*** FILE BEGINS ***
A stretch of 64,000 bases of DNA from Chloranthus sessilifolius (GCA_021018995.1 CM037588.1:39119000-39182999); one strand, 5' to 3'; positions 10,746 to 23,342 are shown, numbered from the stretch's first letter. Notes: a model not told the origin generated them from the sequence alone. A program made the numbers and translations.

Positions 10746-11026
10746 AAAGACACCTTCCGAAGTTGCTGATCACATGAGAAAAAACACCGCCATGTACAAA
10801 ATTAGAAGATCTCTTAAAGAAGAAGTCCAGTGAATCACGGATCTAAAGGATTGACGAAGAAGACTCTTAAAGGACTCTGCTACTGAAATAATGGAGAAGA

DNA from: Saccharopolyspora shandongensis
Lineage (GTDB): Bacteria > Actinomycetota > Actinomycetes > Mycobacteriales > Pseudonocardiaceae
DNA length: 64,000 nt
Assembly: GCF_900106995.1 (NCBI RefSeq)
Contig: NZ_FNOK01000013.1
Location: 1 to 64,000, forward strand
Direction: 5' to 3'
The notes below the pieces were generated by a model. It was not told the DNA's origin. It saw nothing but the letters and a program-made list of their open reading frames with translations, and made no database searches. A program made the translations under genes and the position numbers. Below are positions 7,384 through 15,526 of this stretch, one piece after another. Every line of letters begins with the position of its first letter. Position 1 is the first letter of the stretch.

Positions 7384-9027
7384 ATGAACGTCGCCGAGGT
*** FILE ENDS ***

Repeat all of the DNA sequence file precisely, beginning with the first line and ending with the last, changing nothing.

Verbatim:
A stretch of 64,000 bases of DNA from Chloranthus sessilifolius (GCA_021018995.1 CM037588.1:39119000-39182999); one strand, 5' to 3'; positions 10,746 to 23,342 are shown, numbered from the stretch's first letter. Notes: a model not told the origin generated them from the sequence alone. A program made the numbers and translations.

Positions 10746-11026
10746 AAAGACACCTTCCGAAGTTGCTGATCACATGAGAAAAAACACCGCCATGTACAAA
10801 ATTAGAAGATCTCTTAAAGAAGAAGTCCAGTGAATCACGGATCTAAAGGATTGACGAAGAAGACTCTTAAAGGACTCTGCTACTGAAATAATGGAGAAGA

DNA from: Saccharopolyspora shandongensis
Lineage (GTDB): Bacteria > Actinomycetota > Actinomycetes > Mycobacteriales > Pseudonocardiaceae
DNA length: 64,000 nt
Assembly: GCF_900106995.1 (NCBI RefSeq)
Contig: NZ_FNOK01000013.1
Location: 1 to 64,000, forward strand
Direction: 5' to 3'
The notes below the pieces were generated by a model. It was not told the DNA's origin. It saw nothing but the letters and a program-made list of their open reading frames with translations, and made no database searches. A program made the translations under genes and the position numbers. Below are positions 7,384 through 15,526 of this stretch, one piece after another. Every line of letters begins with the position of its first letter. Position 1 is the first letter of the stretch.

Positions 7384-9027
7384 ATGAACGTCGCCGAGGT